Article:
Synopses & Reviews
Leading scholar Albert Russell Ascoli traces the metamorphosis of Dante Alighieri minor Florentine aristocrat, political activist and exile, amateur philosopher and theologian, and daring experimental poet into Dante, author of the Divine Comedy and perhaps the most self-consciously 'authoritative' cultural figure in the Western canon. The text offers a comprehensive introduction to Dante's evolving, transformative relationship to medieval ideas of authorship and authority from the early Vita Nuova through the unfinished treatises, The Banquet and On Vernacular Eloquence, to the works of his maturity, Monarchy and the Divine Comedy. Ascoli reveals how Dante anticipates modern notions of personalized, creative authorship and the phenomenon of 'Renaissance self-fashioning'. Unusually, the book examines Dante's career as a whole offering an important point of access not only to the Dantean oeuvre, but also to the history and theory of authorship in the larger Italian and European tradition.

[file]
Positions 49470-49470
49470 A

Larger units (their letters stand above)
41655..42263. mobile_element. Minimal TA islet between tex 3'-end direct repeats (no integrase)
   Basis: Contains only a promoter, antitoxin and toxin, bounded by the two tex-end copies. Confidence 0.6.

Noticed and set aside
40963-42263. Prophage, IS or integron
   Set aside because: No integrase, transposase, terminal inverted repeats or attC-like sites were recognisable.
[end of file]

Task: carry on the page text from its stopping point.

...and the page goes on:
The first comprehensive study of Dante's evolving, transformative relationship to medieval ideas of authorship and authority.